Change Healthcare Case: RansomHub – “AlphV has no data. We still expect that the UH company can buy this data”

Change Healthcare Case: RansomHub - "AlphV has no data. We still expect that the UH company can buy this data" 1

The data breach incident involving Change Healthcare (United Healthcare) persists to this day, despite two months having elapsed since healthcare offices, hospitals, and pharmacies in the United States ceased processing requests and receiving payments for several weeks due to a ransomware attack. This ongoing situation leaves numerous questions unanswered, doubts lingering, and has implicated two ransomware groups: AlphV/BlackCat and RansomHub.

According to information and data gathered by Dmitriy Smilianets and reported by vx-underground, AlphV purportedly received a ransom payment of $22M from Change Healthcare on March 1st. Shortly thereafter, AlphV ceased communication, having depleted their BTC wallet containing nearly $93M, and failed to fulfill the owed payment to its affiliate. Crucially, AlphV also failed to honor agreements made with Change Healthcare’s negotiator, resulting in the multinational company’s computer systems being rendered unusable. Notably, AlphV claimed ownership of 6TB of Change Healthcare’s data, a claim disputed by RansomHub.

In early April, RansomHub announced on its .onion blog that they possessed Change Healthcare’s data, specifically 4TB of highly sensitive documents. An article from the online publication WIRED suggested that the data could indeed be genuine.

[…] RansomHub initially declined to publish or provide WIRED any sample data from that stolen trove to prove its claim. But on Friday, a representative for the group sent WIRED several screenshots of what appeared to be patient records and a data-sharing contract for United Healthcare, which owns Change Healthcare, and Emdeon, which acquired Change Healthcare in 2014 and later took its name […]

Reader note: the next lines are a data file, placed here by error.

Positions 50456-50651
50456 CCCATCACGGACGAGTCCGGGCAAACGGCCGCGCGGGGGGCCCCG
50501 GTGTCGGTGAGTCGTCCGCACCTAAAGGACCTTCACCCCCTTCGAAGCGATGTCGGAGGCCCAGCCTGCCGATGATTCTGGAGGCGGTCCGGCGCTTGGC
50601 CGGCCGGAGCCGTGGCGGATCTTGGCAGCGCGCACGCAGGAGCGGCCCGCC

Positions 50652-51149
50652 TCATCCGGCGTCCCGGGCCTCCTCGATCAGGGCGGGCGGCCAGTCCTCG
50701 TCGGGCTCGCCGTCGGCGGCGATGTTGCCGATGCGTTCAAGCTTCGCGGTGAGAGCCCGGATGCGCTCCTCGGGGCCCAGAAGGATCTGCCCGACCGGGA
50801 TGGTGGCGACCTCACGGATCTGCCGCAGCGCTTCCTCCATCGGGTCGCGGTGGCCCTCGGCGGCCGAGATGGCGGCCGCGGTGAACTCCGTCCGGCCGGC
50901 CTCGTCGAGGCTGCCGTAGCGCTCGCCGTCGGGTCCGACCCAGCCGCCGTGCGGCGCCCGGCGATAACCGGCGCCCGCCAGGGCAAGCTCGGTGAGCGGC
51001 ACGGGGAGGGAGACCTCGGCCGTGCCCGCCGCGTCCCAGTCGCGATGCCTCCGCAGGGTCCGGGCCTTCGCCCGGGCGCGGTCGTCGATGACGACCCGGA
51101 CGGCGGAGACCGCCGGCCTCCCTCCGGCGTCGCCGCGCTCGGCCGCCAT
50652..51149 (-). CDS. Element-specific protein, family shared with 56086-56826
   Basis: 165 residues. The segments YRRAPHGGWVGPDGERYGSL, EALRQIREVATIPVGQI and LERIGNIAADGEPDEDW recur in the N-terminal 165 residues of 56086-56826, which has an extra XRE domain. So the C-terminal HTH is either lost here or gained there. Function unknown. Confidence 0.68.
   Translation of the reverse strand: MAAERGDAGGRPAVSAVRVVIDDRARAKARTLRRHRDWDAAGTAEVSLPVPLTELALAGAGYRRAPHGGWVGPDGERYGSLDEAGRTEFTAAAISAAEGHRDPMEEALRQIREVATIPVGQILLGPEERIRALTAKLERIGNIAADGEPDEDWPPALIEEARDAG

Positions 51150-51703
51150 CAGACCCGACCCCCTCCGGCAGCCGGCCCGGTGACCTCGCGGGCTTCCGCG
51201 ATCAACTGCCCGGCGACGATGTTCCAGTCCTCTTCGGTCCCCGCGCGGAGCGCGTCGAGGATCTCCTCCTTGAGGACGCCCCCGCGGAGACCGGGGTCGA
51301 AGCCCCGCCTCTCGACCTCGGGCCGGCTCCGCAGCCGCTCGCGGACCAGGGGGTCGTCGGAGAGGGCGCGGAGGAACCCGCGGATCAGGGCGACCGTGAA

Many aspects of this incident remain unclear. Questions have arisen regarding RansomHub’s true identity and its potential connection to AlphV. There is speculation as to whether the data was initially accessible to an AlphV affiliate, and whether, following BlackCat’s actions, the same affiliate made it available to RansomHub.

Consequently, we sought to contact RansomHub to pose a series of questions aimed at better understanding their identity and obtaining their perspective on this case.

Below is the complete transcript of the questions and answers. – The first claims about your escape on your website date back to February of this year. Does this date truly correspond to the birth of your group, or did your activity start earlier?

RansomHub – Yes, we were founded in February, but we had a rich experience before that – RansomHub is a RaaS group where affiliates receive a much higher percentage on ransoms paid by victims compared to other groups, and this alone is unusual. But what struck us the most are the methods used for ransom distribution. The affiliate receives the entire sum paid by the victim, and it’s always the affiliate who pays 10% to your group. What is the real reason behind RansomHub’s decision to undertake this type of choice, perhaps the constant loss of credibility in the way ransomware groups operate?

RansomHub – We are trying to save the reputation of this industry, because there are many groups SCAM EXIT. We not only take this measure, we also have many other measures,In fact, these measures are effective, more team choose to join us – Your ransomware predominantly utilizes what are considered to be among the best and fastest encryption methods, ChaCha20 and XChaCha20 (symmetric algorithms), but it’s the code development that catches our attention. It’s been written in Go and C++. Why do you consider this programming language to be more secure and performant than others? Do you also believe that Go will become the only programming language used by ransomware groups in the near future?